From: Ernest Cline (email@example.com)
Date: Sat Apr 24 2004 - 14:22:33 EDT
From: Peter Kirk <firstname.lastname@example.org>
> On 24/04/2004 06:30, Peter Constable wrote:
> >If data is always encoded in canonical order, then having a VS within
> >the combining mark sequence wouldn't create any normalization problems,
> >that's true. But you well know that people do not want their Hebrew data
> >in canonical order. Even if they did, it couldn't be guaranteed.
> Yes, canonical ordering cannot be guaranteed. But ordering rules can be
> specified, and departures from them treated as spelling errors.
> >There's a problem not only in cases of the form B M1 M2 VS, but also in
> >cases of the form B M1 VS M2. Of course, the issues are different. The
> >first may normalize to B M2 M1 VS; the second perhaps *ought* to
> >normalize to B M2 M1 VS, but that won't happen.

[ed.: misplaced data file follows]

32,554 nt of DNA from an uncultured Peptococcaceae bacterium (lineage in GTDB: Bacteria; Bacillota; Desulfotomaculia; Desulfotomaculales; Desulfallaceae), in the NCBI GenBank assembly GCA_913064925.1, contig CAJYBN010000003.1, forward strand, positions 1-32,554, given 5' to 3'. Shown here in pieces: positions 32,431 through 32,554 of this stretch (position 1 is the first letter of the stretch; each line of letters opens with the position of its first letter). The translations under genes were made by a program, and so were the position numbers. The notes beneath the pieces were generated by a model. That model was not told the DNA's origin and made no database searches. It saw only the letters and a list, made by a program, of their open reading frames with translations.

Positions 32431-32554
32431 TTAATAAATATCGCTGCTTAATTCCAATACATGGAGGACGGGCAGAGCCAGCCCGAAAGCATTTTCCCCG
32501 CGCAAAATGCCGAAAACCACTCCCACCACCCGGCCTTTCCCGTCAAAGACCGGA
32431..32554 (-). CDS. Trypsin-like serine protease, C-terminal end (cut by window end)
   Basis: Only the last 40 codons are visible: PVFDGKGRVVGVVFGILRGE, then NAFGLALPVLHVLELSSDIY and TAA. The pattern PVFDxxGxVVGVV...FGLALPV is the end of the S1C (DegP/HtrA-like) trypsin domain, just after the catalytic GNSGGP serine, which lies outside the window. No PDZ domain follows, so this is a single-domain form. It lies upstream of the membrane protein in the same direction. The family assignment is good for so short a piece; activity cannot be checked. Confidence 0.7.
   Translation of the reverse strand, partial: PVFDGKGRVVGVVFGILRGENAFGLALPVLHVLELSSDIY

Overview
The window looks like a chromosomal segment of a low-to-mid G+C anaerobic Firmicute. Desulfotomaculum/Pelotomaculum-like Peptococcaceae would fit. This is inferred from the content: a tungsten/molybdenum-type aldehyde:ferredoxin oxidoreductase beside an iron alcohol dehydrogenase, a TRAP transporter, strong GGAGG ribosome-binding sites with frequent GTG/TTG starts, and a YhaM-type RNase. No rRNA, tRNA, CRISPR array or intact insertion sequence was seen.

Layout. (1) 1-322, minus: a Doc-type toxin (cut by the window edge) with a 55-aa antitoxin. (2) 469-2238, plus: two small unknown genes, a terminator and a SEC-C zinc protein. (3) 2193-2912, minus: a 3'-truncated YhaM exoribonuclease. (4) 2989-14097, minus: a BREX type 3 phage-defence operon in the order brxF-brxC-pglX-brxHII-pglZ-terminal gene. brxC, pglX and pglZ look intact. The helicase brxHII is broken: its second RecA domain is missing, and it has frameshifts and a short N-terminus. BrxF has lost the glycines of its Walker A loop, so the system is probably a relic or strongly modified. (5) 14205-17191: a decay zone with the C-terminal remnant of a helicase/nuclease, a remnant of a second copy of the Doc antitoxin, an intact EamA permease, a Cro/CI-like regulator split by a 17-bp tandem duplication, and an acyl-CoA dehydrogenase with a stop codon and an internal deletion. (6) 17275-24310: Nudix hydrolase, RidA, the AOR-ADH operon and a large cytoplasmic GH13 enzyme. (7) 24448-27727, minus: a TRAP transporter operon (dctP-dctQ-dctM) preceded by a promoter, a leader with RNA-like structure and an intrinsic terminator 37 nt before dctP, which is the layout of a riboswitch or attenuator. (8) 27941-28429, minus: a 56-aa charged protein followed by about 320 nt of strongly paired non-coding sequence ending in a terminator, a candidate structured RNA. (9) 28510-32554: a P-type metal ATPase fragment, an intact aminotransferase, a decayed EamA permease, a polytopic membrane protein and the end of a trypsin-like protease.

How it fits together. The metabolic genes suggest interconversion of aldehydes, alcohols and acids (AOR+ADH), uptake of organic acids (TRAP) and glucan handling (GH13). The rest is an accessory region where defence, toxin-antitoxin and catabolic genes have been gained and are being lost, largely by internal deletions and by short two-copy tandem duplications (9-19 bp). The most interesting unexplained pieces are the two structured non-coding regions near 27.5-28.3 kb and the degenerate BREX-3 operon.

> Well, perhaps the best thing here is to specify that the mark to which
> the VS applies should always come first after the base character and
> followed by the VS, irrespective of the normal canonical order. At least
> that would be unambiguous, and stable under normalisation (since the
> only relevant precomposed characters are composition exceptions).
> Other orderings should simply be considered spelling errors.
As someone who has put a lot of thought into variation selectors, let me
point out something. In the case of B M1 M2 VS what would the variation
selector indicating as being varied if such a thing were to be allowed?
Since variation selectors are combining marks, then just like any other
combining marks they should be viewed as being applied to the entire
combining sequence up to that point, and hence should be viewed as
indicating a variant of B M1 M2, and not of just the preceding mark.
Any other treatment complicates things too much.
Thus in the case of the vowel marks, one could add a series of variation
sequences with one for each base character that the variant vowel
mark would be used with. If this causes too many other problems,
then adding a new mark for the vowel variant instead of trying to adapt
variation selectors to the task would seem to be the best solution.
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